requirements to help ensure that FICUs continue to operate efficiently, 
to ensure that FICUs maintain sufficient liquidity, and to account for 
the potential temporary increase in shares that FICUs may experience 
during the COVID-19 pandemic. Specifically, the temporary amendments in 
this interim final rule will allow FICUs to better utilize resources by 
reducing the administrative burden associated with a temporary increase 
in shares. The Board has concluded that the amendments

[[Page 31953]]

will provide FICUs with necessary additional flexibility in a manner 
consistent with the NCUA's responsibility to maintain the safety and 
soundness of the credit union system. The temporary amendments are 
effective upon publication and will be in place through the end of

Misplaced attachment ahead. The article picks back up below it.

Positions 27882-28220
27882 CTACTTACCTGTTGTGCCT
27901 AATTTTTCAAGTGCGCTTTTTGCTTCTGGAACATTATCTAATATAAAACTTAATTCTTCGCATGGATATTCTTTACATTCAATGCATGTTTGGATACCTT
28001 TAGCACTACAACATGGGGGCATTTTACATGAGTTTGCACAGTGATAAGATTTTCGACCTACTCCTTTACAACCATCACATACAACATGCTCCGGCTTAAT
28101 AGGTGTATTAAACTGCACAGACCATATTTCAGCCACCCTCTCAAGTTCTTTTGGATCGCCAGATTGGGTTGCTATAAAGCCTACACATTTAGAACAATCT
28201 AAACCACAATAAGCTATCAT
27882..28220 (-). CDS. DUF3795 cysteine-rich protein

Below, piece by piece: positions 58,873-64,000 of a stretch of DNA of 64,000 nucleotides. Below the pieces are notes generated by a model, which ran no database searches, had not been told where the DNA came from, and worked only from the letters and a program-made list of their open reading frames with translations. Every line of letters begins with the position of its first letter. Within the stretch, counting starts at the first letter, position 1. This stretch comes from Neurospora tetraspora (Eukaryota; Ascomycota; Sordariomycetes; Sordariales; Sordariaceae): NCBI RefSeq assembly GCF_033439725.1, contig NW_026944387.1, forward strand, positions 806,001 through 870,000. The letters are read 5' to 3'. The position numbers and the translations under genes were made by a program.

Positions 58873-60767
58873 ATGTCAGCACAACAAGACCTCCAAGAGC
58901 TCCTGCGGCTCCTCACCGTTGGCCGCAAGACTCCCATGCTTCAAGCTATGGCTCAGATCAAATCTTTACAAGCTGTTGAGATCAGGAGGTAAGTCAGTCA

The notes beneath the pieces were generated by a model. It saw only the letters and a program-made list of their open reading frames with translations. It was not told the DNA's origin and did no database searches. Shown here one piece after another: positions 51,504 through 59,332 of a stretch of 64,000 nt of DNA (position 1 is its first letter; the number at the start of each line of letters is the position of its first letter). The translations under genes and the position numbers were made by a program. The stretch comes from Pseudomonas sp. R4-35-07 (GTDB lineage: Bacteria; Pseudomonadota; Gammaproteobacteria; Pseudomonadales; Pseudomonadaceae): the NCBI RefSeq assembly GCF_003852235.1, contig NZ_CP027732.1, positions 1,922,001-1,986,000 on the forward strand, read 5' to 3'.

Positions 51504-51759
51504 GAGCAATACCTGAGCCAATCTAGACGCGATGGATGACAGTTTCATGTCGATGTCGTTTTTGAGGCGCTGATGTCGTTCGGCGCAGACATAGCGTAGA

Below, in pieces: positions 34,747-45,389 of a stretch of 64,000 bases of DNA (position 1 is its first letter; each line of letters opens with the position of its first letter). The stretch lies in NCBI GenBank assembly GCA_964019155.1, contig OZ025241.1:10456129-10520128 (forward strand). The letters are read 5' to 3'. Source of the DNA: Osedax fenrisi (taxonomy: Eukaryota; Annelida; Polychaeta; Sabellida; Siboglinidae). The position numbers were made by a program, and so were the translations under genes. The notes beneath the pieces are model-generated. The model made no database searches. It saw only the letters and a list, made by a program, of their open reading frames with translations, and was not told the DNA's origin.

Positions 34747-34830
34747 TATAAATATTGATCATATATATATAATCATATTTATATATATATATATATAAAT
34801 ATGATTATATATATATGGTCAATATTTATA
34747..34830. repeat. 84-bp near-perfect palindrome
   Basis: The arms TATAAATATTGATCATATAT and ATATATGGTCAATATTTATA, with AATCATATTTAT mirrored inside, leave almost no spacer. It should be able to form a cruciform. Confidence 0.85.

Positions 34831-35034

calendar year 2020.

B. Prompt Corrective Action

1. Statutory Provisions
    In 1998, Congress enacted the Credit Union Membership Access Act 
(``CUMAA'').\1\ CUMAA amended the Federal Credit Union Act (``the 
Act'') to require the NCUA to adopt by regulation a system of PCA 
consisting of minimum capital standards and corresponding remedies to 
improve the net worth of federally-insured ``natural person'' credit 
unions.\2\ The purpose of PCA is to ``resolve the problems of insured 
credit unions at the least possible long-term loss to the [National 
Credit Union Share Insurance Fund (`NCUSIF')].'' \3\
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    \1\ Pubic Law 105-219, 112 Stat. 913 (1998).
    \2\ 12 U.S.C. 1790d et seq.
    \3\ 12 U.S.C. 1790d(a)(1).
---------------------------------------------------------------------------

    The statute designated three principal components of PCA: (1) A 
framework combining mandatory actions prescribed by statute with